forward two backward arrangement of parrots and other near-passerines, the actual toes are arranged with usually inner hallux
being the outer hind toe, an arrangement that is referred to as heterodactylous. The strong bill is short and the gape wide,
particularly in the fruit eating quetzals, with a slight hook at the end. The African trogons are generally green on the back with red
bellies. The New World trogons similarly have green or deep blue upperparts but are more varied in their lowerparts. The Asian
species tend towards red underparts and brown backs.

The wings are short but strong, with the wing muscle ratio being around 22% of the body weight. In spite of the strength of
their flight, trogons do not fly often or for great distances, generally flying no more than a few hundred metres at a time.
Only the montane species tend to make long distance flights. Shorter flights tend to be direct and swift, but longer flights are
slightly undulating. Their flight can be surprisingly silent (for observers), although that of a few species is reportedly quite noisy.

Order Trogoniformes

Engelsk Norsk Latinsk
Bare-cheeked Trogon Gulkinntrogon Apaloderma aequatoriale
Narina Trogon Narinatrogon Apaloderma narina
Bar-tailed Trogon Blåbeltetrogon Apaloderma vittatum
Eared Quetzal (Eared Trogon) Øreketsal Euptilotis neoxenus
Philippine Trogon Rosenbrysttrogon Harpactes ardens
Diard's Trogon Rosenringtrogon Harpactes diardii
Scarlet-rumped Trogon Rødgumptrogon Harpactes duvaucelii
Red-headed Trogon Rødhodetrogon Harpactes erythrocephalus
Malabar Trogon Hindutrogon Harpactes fasciatus
Red-naped Trogon Rødnakketrogon Harpactes kasumba
Sumatran Trogon Sumatratrogon Harpactes mackloti
Orange-breasted Trogon Olivenhodetrogon Harpactes oreskios
Cinnamon-rumped Trogon Kaneltrogon Harpactes orrhophaeus
Javan (Blue-tailed) Trogon) Blåhaletrogon Harpactes reinwardtii
Ward's Trogon Rosenbryntrogon Harpactes wardi
Whitehead's Trogon Rødhettetrogon Harpactes whiteheadi
Crested Quetzal Krøllketsal Pharomachrus antisianus
Golden-headed Quetzal Svarthaleketsal Pharomachrus auriceps
White-tipped Quetzal Bronsekroneketsal Pharomachrus fulgidus
Resplendent Quetzal Praktketsal Pharomachrus mocinno
Resplendent Quetzal   Pharomachrus mocinno mocinno
Resplendent Quetzal   Pharomachrus mocinno
Pavonine Quetzal Amazonketsal Pharomachrus pavoninus
Hispaniolan Trogon Hispaniolatrogon Priotelus roseigaster
Cuban Trogon Kvasthaletrogon Priotelus temnurus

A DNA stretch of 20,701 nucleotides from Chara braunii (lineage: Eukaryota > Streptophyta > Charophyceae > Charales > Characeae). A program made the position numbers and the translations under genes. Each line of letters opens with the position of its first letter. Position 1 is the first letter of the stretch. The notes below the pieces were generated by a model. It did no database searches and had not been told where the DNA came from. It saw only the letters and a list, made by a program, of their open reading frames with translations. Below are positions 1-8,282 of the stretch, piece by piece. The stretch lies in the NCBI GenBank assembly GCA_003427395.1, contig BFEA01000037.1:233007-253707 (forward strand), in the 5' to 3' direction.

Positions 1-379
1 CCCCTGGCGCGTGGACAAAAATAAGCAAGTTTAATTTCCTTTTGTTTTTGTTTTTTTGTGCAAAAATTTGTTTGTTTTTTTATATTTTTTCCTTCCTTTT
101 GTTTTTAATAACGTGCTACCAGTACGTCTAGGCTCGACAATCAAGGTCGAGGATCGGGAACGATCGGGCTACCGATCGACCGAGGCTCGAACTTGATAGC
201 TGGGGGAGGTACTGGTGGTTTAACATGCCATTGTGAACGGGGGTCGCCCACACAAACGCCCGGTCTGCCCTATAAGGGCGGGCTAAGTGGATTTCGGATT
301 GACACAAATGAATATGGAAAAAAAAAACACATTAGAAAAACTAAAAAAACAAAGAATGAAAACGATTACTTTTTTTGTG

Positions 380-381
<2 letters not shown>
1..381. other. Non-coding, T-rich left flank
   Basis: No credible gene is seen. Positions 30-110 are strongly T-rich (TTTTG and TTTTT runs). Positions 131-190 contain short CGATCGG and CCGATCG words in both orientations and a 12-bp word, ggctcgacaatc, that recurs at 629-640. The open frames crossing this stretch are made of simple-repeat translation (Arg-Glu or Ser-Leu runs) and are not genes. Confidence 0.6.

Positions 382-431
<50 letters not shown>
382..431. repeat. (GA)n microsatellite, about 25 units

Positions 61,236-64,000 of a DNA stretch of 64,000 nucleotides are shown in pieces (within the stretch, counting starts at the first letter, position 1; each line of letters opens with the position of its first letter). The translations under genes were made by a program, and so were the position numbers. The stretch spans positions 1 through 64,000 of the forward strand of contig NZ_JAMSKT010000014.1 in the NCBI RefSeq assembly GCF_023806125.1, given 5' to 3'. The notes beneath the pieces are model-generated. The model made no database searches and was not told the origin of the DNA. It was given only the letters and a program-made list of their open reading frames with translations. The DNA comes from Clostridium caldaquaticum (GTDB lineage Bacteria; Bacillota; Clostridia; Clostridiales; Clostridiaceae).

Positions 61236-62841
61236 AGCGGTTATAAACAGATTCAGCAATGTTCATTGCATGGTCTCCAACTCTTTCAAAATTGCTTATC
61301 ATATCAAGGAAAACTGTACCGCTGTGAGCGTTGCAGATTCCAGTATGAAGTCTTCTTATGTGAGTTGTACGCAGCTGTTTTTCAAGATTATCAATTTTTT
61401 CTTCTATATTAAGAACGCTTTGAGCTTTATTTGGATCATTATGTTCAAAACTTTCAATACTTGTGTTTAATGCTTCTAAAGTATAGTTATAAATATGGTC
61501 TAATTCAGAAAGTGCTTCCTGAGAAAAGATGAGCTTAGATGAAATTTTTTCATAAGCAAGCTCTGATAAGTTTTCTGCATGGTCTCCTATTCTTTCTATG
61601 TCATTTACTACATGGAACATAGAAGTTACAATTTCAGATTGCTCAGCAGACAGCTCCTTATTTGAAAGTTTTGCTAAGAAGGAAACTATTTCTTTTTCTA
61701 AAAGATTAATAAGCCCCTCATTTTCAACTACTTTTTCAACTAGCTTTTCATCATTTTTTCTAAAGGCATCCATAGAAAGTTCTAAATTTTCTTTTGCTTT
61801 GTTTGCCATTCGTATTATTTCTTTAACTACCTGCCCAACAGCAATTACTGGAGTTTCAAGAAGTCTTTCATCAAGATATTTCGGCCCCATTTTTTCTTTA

Orange-bellied Trogon Ildbuktrogon Trogon aurantiiventris
Baird's Trogon Blåryggtrogon Trogon bairdii
Gartered Trogon   Trogon caligatus
White-tailed Trogon   Trogon chionurus
Citreoline Trogon Guløyetrogon Trogon citreolus
Lattice-tailed Trogon Netthaletrogon Trogon clathratus
Collared Trogon Båndtrogon Trogon collaris
White-eyed Trogon Hvitøyetrogon Trogon comptus
Blue-crowned Trogon Blåkronetrogon Trogon curucui
Elegant Trogon Fagertrogon Trogon elegans
Slaty-tailed Trogon Oransjenebbtrogon Trogon massena
Black-headed Trogon Svarthodetrogon Trogon melanocephalus
Black-tailed Trogon Svarthaletrogon Trogon melanurus
Ecuadorian Trogon   Trogon mesurus
Mountain Trogon Mexicotrogon Trogon mexicanus
Masked Trogon Masketrogon Trogon personatus
Black-throated Trogon Edeltrogon Trogon rufus
Surucua Trogon Surucuatrogon Trogon surrucura
   Brazilian Trogon   Trogon surrucura aurantius
Violaceous Trogon Gulbrilletrogon Trogon violaceus
   Amazonian Trogon   Trogon violaceus ramonianus
Green-backed Trogon
also previous White-tailed Trogon
  Trogon viridis

Narina Trogon, Apaloderma narina

Adult male Narina Trogon, Apaloderma narina, perched in Pigeonwood.
Photo: Patty McGann

The Narina Trogon, Apaloderma narina, is a medium-sized (up to 34 cm long), largely green forest bird in the Trogonidae family.
It is the most widespread and catholic in habitat choice of three Apaloderma trogons. The species name is Khoikhoi in origin,
believed to be named after Narina, the mistress of the French ornithologist François Le Vaillant.

Both sexes have vivid, gingery green upperpart plumage. The tail feathers have a metallic blue-green gloss. The outer three rectices
on each side are tipped and fringed white, giving the undertail of perched birds a characteristic white appearance The wing coverts
are a grizzled grey, and remiges mostly colourless grey.

The male especially, has bright amaranth red underside plumage and bare, green gape and eye flanges. The female has brown face